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For immediate release: May 23, 2007
For further information contact:
Winnie Comfort or Tammy Kendig

New Jersey Judiciary Receives National Recognition for Using Statistics to Improve Trial Court Performance

The Judges' Journal, a quarterly publication of the American Bar Association, lauded New Jersey's success in developing and implementing performance measures, including tracking "backlog," to assess the effectiveness of its court management techniques.

In its Winter 2007 edition, author John M. Greacen, an attorney and seasoned court administrator at both the state and federal level, points to backlog reduction as the key to New Jersey's success in improving court performance. He writes,

[O]ne can make the case that a court that minimizes its backlog will also, once its backlog is low, maximize its performance on the other measures. Once old cases are at a minimum number, a court will have a low median time to disposition. It will also have a clearance rate at or above 100 percent..Viewed from this perspective, backlog reduction is an 'elegant' measure-one that, if improved, will in turn lead to improvements in other measures.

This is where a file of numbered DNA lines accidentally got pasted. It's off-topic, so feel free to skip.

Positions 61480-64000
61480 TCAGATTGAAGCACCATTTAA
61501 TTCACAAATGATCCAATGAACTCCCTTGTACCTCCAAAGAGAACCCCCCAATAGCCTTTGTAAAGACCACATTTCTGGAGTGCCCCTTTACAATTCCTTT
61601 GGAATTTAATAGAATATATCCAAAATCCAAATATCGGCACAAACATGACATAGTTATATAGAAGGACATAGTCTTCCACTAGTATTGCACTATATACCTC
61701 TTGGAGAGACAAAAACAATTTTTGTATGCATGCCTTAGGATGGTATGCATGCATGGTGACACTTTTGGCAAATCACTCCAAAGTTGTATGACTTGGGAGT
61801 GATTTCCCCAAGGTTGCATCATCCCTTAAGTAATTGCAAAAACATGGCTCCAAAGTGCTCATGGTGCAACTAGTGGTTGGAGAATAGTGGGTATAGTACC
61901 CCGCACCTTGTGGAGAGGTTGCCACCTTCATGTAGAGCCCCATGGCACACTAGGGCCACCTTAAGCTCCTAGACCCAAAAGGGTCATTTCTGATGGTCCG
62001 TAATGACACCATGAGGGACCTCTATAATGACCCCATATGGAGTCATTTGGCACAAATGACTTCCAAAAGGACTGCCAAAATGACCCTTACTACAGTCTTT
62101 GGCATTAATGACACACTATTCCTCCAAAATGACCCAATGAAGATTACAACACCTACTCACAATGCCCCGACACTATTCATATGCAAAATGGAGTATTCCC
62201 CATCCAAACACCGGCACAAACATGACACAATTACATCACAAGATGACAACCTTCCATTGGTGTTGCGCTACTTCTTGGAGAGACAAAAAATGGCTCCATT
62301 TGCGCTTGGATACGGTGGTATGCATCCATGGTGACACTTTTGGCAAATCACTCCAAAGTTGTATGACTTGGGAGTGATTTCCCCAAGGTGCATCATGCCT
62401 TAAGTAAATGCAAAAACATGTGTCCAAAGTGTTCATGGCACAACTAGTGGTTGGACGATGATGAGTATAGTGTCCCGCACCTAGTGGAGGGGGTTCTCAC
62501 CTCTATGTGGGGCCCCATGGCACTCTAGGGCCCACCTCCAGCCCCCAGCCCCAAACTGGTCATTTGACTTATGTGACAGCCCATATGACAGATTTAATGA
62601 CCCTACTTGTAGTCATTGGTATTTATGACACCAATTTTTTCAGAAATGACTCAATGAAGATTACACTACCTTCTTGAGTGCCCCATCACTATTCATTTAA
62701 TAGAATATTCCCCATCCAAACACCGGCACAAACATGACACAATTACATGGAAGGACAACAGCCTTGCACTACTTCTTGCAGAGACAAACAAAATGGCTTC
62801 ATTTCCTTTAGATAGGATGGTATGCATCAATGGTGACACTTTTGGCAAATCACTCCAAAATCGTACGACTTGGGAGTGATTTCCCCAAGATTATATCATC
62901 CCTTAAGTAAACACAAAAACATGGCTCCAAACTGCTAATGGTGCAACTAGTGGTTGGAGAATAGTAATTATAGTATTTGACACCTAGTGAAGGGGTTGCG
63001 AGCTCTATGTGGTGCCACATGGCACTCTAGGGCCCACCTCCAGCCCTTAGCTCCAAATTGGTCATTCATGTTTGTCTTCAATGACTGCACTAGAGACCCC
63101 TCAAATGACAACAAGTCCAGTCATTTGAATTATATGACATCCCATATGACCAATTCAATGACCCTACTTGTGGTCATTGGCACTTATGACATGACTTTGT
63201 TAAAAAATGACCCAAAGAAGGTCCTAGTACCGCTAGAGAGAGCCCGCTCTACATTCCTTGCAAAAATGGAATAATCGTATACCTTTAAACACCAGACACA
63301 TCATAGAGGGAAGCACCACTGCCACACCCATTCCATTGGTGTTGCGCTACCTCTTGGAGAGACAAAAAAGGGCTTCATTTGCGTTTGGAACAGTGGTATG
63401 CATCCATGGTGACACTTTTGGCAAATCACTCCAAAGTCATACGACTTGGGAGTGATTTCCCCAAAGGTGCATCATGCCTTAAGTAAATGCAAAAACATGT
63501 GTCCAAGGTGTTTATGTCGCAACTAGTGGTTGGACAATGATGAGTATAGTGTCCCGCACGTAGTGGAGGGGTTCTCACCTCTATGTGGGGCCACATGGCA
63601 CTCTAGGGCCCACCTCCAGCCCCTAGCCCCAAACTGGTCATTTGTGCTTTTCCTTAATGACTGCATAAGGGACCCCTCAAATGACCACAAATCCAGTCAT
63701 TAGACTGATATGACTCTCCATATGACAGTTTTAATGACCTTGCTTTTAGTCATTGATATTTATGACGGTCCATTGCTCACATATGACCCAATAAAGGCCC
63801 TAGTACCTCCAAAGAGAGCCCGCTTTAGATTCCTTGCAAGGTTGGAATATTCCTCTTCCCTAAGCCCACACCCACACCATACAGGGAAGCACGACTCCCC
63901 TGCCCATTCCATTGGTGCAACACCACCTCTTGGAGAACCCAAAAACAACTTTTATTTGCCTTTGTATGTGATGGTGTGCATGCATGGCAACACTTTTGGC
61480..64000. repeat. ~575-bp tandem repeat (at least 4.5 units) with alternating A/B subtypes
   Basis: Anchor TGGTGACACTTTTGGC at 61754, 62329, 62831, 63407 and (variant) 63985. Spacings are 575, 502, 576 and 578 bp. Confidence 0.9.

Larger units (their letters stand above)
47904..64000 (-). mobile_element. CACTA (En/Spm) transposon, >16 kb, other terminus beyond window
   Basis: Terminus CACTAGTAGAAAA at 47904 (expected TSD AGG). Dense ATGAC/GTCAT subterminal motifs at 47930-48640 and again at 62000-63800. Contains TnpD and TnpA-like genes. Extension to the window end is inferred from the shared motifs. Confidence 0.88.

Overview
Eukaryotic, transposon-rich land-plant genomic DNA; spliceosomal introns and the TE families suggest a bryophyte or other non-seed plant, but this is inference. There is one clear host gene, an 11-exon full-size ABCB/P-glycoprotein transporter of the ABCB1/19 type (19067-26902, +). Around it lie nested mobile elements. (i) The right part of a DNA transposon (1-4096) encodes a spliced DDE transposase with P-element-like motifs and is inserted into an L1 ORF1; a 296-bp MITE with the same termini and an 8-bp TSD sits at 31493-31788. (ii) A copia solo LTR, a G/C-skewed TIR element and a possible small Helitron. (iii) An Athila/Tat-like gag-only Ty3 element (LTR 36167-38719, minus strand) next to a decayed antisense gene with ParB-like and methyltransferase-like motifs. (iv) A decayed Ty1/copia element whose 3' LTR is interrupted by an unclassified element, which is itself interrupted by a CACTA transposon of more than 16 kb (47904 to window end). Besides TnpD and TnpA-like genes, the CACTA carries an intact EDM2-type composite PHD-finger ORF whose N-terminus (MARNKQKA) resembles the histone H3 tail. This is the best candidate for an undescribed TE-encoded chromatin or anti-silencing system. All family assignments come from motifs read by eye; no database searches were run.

Judge Philip S. Carchman, acting administrative director of the courts, said, "While our tracking of backlog as a measure of performance has been the subject of debate and spirited discussion among the bench and bar, Mr. Greacen concludes that we are resolving cases efficiently and effectively using statistical analysis to evaluate performance, identify problems and track progress in our trial courts. The article is a well-deserved affirmation of New Jersey's longstanding leadership in developing performance measures and improving court administration techniques. The successes explored in the article reflect the hard work and focus of New Jersey's trial bench; moreover, this effective use of taxpayer resources has helped the Judiciary provide litigants with prompt resolution of disputes."

The full text of the article can be found on the Judiciary Web site at

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